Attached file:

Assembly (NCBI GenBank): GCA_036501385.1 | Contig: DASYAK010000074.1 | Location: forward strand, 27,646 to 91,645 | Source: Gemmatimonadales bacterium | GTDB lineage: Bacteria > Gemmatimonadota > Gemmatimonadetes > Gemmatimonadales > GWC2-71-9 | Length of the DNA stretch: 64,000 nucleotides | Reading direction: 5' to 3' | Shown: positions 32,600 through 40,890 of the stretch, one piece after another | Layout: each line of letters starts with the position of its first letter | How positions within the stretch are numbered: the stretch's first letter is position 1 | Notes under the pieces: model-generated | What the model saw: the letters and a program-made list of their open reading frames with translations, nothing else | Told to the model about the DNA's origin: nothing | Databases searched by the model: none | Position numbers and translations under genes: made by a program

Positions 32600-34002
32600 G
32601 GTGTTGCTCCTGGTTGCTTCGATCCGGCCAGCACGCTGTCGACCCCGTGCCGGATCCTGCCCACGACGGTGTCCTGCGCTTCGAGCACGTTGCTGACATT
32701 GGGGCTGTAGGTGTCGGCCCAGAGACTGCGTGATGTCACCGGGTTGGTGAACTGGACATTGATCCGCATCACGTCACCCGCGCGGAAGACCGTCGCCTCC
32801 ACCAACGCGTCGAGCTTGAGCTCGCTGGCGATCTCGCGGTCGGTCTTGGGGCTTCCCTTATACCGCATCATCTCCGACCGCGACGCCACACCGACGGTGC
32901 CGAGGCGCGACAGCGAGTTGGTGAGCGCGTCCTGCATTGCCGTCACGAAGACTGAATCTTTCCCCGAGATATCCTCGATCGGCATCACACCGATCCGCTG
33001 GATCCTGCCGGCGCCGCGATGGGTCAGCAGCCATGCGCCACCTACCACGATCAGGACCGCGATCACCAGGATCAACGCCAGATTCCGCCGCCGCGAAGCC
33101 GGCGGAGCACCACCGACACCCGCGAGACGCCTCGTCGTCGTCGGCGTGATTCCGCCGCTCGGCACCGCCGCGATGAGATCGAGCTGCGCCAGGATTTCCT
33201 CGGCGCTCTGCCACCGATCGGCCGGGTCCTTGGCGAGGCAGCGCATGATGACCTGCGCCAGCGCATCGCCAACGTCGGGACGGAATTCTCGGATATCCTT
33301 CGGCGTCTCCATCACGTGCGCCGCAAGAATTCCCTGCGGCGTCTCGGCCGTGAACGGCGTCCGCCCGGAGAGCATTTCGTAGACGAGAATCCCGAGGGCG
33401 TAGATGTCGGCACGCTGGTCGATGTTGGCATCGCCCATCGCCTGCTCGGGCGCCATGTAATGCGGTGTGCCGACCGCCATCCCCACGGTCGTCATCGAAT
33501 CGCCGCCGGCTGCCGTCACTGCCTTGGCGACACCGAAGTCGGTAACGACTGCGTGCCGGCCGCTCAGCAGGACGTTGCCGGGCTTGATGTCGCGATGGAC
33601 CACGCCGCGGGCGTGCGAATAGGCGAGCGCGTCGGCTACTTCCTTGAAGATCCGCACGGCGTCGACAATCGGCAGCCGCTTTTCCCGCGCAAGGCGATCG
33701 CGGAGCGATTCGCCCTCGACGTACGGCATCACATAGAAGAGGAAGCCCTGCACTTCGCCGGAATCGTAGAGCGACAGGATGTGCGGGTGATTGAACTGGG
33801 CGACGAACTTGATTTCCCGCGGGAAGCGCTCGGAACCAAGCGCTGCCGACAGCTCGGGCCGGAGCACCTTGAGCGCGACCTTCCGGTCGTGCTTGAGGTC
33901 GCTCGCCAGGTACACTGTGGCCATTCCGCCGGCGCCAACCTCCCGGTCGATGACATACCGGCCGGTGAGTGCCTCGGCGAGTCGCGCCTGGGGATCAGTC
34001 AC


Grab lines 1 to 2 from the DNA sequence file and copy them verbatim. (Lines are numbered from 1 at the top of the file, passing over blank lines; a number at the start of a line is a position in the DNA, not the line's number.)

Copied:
Assembly (NCBI GenBank): GCA_036501385.1 | Contig: DASYAK010000074.1 | Location: forward strand, 27,646 to 91,645 | Source: Gemmatimonadales bacterium | GTDB lineage: Bacteria > Gemmatimonadota > Gemmatimonadetes > Gemmatimonadales > GWC2-71-9 | Length of the DNA stretch: 64,000 nucleotides | Reading direction: 5' to 3' | Shown: positions 32,600 through 40,890 of the stretch, one piece after another | Layout: each line of letters starts with the position of its first letter | How positions within the stretch are numbered: the stretch's first letter is position 1 | Notes under the pieces: model-generated | What the model saw: the letters and a program-made list of their open reading frames with translations, nothing else | Told to the model about the DNA's origin: nothing | Databases searched by the model: none | Position numbers and translations under genes: made by a program

Positions 32600-34002